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Title: The Open Flux Problem

Abstract

The heliospheric magnetic field is of pivotal importance in solar and space physics. The field is rooted in the Sun’s photosphere, where it has been observed for many years. Global maps of the solar magnetic field based on full-disk magnetograms are commonly used as boundary conditions for coronal and solar wind models. Two primary observational constraints on the models are (1) the open field regions in the model should approximately correspond to coronal holes (CHs) observed in emission and (2) the magnitude of the open magnetic flux in the model should match that inferred from in situ spacecraft measurements. In this study, we calculate both magnetohydrodynamic and potential field source surface solutions using 14 different magnetic maps produced from five different types of observatory magnetograms, for the time period surrounding 2010 July. We have found that for all of the model/map combinations, models that have CH areas close to observations underestimate the interplanetary magnetic flux, or, conversely, for models to match the interplanetary flux, the modeled open field regions are larger than CHs observed in EUV emission. In an alternative approach, we estimate the open magnetic flux entirely from solar observations by combining automatically detected CHs for Carrington rotation 2098more » with observatory synoptic magnetic maps. This approach also underestimates the interplanetary magnetic flux. Our results imply that either typical observatory maps underestimate the Sun’s magnetic flux, or a significant portion of the open magnetic flux is not rooted in regions that are obviously dark in EUV and X-ray emission.« less

Authors:
; ; ; ; ;  [1];  [2];  [3];  [4];  [5];  [6];  [7]
  1. Predictive Science Inc., 9990 Mesa Rim Road, Suite 170, San Diego, CA 92121 (United States)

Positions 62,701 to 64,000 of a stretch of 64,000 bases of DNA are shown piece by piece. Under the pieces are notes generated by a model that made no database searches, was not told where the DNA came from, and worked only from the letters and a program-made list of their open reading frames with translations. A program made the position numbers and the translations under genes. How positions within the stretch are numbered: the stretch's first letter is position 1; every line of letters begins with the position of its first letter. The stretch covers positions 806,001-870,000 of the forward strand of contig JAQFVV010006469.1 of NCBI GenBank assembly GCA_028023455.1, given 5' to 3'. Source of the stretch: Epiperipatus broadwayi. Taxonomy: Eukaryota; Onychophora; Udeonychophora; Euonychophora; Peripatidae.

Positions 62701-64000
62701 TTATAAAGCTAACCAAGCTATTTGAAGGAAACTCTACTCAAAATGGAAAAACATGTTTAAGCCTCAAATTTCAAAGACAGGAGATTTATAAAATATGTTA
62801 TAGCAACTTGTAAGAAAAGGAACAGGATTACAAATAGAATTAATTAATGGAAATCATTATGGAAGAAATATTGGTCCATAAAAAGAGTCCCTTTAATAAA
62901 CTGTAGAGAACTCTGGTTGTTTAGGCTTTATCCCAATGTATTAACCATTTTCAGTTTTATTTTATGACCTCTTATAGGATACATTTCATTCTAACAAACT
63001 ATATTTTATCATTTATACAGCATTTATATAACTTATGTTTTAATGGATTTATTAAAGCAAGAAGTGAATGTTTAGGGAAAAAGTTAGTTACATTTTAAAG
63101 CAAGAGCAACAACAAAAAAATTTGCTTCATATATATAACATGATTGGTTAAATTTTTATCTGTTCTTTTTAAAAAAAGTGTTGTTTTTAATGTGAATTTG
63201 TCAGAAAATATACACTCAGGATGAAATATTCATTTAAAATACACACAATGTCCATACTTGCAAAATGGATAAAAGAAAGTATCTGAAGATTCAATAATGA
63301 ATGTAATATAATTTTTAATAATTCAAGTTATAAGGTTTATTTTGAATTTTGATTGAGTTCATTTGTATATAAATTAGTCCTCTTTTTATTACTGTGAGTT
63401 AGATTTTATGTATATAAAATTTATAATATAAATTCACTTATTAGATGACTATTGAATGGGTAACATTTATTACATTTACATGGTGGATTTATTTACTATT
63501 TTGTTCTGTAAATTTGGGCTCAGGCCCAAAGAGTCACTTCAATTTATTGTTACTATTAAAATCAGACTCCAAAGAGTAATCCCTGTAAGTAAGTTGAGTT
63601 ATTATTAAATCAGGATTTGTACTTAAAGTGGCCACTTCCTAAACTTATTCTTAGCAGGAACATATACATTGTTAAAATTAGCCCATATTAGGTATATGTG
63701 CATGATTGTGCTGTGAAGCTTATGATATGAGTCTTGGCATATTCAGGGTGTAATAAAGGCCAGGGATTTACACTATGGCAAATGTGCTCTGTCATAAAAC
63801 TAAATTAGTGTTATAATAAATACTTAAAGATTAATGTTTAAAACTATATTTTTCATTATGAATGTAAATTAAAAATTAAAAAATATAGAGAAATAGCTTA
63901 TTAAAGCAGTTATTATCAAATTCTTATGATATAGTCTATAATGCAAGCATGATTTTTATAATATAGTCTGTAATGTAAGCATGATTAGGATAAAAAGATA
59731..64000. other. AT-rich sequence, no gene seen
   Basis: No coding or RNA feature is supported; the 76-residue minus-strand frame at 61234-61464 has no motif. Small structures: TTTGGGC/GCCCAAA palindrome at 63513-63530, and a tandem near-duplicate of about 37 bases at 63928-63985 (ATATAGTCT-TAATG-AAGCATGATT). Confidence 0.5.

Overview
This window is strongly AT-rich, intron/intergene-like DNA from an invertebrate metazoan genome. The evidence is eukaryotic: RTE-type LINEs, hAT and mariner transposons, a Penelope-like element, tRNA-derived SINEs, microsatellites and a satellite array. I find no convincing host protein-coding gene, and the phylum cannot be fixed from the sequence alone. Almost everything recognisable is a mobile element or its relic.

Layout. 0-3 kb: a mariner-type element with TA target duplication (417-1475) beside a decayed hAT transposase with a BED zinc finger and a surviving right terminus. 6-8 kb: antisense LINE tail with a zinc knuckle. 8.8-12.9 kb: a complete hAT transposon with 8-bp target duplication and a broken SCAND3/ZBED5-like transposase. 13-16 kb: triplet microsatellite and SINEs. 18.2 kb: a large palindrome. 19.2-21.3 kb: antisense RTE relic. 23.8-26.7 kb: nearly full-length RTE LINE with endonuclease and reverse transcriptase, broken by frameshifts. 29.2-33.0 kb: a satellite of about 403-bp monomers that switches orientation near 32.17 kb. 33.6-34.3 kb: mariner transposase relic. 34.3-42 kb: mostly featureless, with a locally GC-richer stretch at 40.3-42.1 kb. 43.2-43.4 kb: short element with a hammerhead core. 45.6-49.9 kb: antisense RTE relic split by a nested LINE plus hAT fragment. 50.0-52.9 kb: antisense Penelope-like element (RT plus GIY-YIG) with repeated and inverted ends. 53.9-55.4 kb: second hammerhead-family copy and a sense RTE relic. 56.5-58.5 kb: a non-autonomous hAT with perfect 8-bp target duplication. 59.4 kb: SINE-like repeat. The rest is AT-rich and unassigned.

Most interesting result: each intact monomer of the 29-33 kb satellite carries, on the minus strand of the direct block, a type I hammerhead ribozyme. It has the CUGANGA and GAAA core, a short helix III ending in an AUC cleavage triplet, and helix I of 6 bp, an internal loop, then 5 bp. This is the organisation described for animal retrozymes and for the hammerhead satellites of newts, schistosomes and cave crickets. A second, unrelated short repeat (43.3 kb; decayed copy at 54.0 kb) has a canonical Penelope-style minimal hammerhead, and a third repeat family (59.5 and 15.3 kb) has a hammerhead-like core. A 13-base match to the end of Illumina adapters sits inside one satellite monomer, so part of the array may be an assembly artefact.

2. Air Force Research Lab/Space Vehicles Directorate, 3550 Aberdeen Avenue SE, Kirtland AFB, NM (United States)
  3. Science and Exploration Directorate, NASA/GSFC, Greenbelt, MD 20771 (United States)
  4. W. W. Hansen Experimental Physics Laboratory, Stanford University, Stanford, CA 94305 (United States)
  5. Lockheed Martin Solar and Astrophysics Laboratory, 3251 Hanover Street B/252, Palo Alto, CA 94304 (United States)
  6. Department of Mathematical Sciences, Durham University, Durham, DH1 3LE (United Kingdom)
  7. Space and Atmospheric Electricity Group, Department of Meteorology, University of Reading, Earley Gate, P.O. Box 243, Reading RG6 6BB (United Kingdom)
Publication Date:
OSTI Identifier:
22679762
Resource Type:
Journal Article
Resource Relation:
Journal Name: Astrophysical Journal; Journal Volume: 848; Journal Issue: 1; Other Information: Country of input: International Atomic Energy Agency (IAEA)
Country of Publication:
United States
Language:
English
Subject:
79 ASTROPHYSICS, COSMOLOGY AND ASTRONOMY; APPROXIMATIONS; BOUNDARY CONDITIONS; COMPUTERIZED SIMULATION; DATA ANALYSIS; EMISSION; EXTREME ULTRAVIOLET RADIATION; HELIOSPHERE; MAGNETIC FIELDS; MAGNETIC FLUX; MAGNETOHYDRODYNAMICS; PHOTOSPHERE; ROTATION; SOLAR CORONA; SOLAR WIND; SPACE; SUN; SURFACES; X RADIATION